• synonyms


[trans-loo-suhnt, tranz-]
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  1. permitting light to pass through but diffusing it so that persons, objects, etc., on the opposite side are not clearly visible: Frosted window glass is translucent but not transparent.
  2. easily understandable; lucid: a translucent explication.
  3. clear; transparent: translucent seawater.
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Origin of translucent

1590–1600; < Latin trānslūcent- (stem of trānslūcēns), present participle of trānslūcere to shine through. See trans-, lucent
Related formstrans·lu·cence, trans·lu·cen·cy, nountrans·lu·cent·ly, adverbsub·trans·lu·cence, nounsub·trans·lu·cen·cy, nounsub·trans·lu·cent, adjective
Can be confusedtranslucent transparent (see synonym study at transparent)


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1. See transparent.


1. opaque.
Dictionary.com Unabridged Based on the Random House Unabridged Dictionary, © Random House, Inc. 2018

Related Words


Examples from the Web for translucency

Historical Examples

  • And for the translucency of their yellower effects we must bring in the amber.

    The Heart of Nature

    Francis Younghusband

  • This translucency affects the luster and brightness of lumber.

    Seasoning of Wood

    Joseph B. Wagner

  • The former constitutes the body of the piece, the latter gives it its translucency.

    The Ceramic Art

    Jennie J. Young

  • This translucency of atmosphere is very common in Southern Africa.

  • On exposure to light much of the translucency and brilliancy is lost.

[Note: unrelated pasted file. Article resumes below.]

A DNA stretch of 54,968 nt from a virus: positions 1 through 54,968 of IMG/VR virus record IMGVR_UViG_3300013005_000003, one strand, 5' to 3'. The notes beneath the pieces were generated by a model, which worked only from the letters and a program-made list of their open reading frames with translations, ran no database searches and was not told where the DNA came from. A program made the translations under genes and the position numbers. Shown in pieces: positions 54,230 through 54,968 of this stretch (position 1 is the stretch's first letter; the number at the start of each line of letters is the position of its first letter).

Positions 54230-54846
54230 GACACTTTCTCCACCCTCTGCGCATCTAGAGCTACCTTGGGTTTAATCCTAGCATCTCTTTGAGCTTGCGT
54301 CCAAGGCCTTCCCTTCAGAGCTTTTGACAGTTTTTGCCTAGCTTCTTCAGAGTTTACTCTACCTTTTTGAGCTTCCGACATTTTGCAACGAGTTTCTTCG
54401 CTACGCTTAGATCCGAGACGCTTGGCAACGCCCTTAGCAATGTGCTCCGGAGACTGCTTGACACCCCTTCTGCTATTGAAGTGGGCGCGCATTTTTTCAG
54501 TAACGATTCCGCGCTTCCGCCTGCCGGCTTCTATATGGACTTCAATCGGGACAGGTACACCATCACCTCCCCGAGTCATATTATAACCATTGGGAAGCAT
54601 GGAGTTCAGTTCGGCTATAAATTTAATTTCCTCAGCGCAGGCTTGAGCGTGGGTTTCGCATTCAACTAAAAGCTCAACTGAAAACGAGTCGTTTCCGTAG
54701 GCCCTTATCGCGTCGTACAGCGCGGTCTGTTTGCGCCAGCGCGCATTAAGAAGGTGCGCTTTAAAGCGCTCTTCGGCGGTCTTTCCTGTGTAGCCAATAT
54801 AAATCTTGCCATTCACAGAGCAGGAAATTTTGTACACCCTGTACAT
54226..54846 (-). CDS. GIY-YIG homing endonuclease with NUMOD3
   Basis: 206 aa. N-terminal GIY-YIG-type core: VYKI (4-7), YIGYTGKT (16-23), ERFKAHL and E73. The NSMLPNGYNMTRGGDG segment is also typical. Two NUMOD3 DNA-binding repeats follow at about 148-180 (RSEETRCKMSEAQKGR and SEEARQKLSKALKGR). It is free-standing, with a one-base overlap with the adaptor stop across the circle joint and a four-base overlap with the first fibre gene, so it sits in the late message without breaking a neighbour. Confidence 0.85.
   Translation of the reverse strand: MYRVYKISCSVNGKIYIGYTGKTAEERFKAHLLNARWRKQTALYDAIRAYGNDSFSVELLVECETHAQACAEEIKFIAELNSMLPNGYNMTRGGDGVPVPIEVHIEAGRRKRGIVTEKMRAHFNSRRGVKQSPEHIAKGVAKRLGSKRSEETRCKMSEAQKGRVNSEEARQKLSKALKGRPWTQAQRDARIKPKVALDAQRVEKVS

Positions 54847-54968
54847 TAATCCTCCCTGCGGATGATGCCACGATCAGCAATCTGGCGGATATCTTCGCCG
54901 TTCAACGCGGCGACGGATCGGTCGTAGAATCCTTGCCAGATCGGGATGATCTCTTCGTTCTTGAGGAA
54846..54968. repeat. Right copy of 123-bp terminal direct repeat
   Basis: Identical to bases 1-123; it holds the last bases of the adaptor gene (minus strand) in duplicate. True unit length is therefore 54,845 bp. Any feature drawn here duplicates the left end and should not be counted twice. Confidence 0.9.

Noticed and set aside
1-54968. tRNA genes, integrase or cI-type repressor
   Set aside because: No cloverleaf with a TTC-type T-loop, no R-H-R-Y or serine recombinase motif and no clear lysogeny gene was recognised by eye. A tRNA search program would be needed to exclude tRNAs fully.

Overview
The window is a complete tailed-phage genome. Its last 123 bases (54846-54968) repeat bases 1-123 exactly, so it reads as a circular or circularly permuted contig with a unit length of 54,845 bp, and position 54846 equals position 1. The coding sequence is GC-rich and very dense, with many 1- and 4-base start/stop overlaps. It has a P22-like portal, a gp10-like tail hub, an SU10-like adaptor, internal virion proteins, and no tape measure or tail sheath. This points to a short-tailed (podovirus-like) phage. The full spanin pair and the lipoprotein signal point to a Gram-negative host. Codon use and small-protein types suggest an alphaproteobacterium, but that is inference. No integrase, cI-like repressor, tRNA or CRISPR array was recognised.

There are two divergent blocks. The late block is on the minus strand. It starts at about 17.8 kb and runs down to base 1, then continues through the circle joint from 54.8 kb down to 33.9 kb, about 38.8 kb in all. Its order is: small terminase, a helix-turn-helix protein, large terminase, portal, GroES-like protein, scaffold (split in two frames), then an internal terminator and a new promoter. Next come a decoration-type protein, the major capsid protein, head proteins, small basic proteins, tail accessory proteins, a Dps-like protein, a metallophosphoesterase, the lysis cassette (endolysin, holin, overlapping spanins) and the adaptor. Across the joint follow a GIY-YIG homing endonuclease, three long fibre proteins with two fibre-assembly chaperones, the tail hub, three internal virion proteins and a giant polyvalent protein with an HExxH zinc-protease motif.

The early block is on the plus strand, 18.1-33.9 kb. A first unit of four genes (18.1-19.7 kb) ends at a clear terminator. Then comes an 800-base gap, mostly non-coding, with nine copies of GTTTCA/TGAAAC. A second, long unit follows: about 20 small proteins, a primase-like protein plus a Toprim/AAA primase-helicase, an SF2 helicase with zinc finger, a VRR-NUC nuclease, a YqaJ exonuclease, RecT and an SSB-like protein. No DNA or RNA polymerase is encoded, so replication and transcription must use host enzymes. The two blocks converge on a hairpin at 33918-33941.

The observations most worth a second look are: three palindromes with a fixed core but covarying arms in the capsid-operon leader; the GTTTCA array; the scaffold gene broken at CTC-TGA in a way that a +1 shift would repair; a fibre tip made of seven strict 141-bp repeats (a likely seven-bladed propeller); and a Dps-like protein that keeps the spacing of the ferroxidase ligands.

British Dictionary definitions for translucency


  1. allowing light to pass through partially or diffusely; semitransparent
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Derived Formstranslucence or translucency, nountranslucently, adverb

Word Origin

C16: from Latin translūcēre to shine through, from trans- + lūcēre to shine
Collins English Dictionary - Complete & Unabridged 2012 Digital Edition © William Collins Sons & Co. Ltd. 1979, 1986 © HarperCollins Publishers 1998, 2000, 2003, 2005, 2006, 2007, 2009, 2012

Word Origin and History for translucency



1590s, from Latin translucentem (nominative translucens), present participle of translucere "to shine through," from trans- "through" (see trans-) + lucere "to shine" (see light (n.)).

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Online Etymology Dictionary, © 2010 Douglas Harper

translucency in Science


  1. Allowing radiation (most commonly light) to pass through, but causing diffusion. Frosted glass, for example, is translucent to visible light. Compare transparent.
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The American Heritage® Science Dictionary Copyright © 2011. Published by Houghton Mifflin Harcourt Publishing Company. All rights reserved.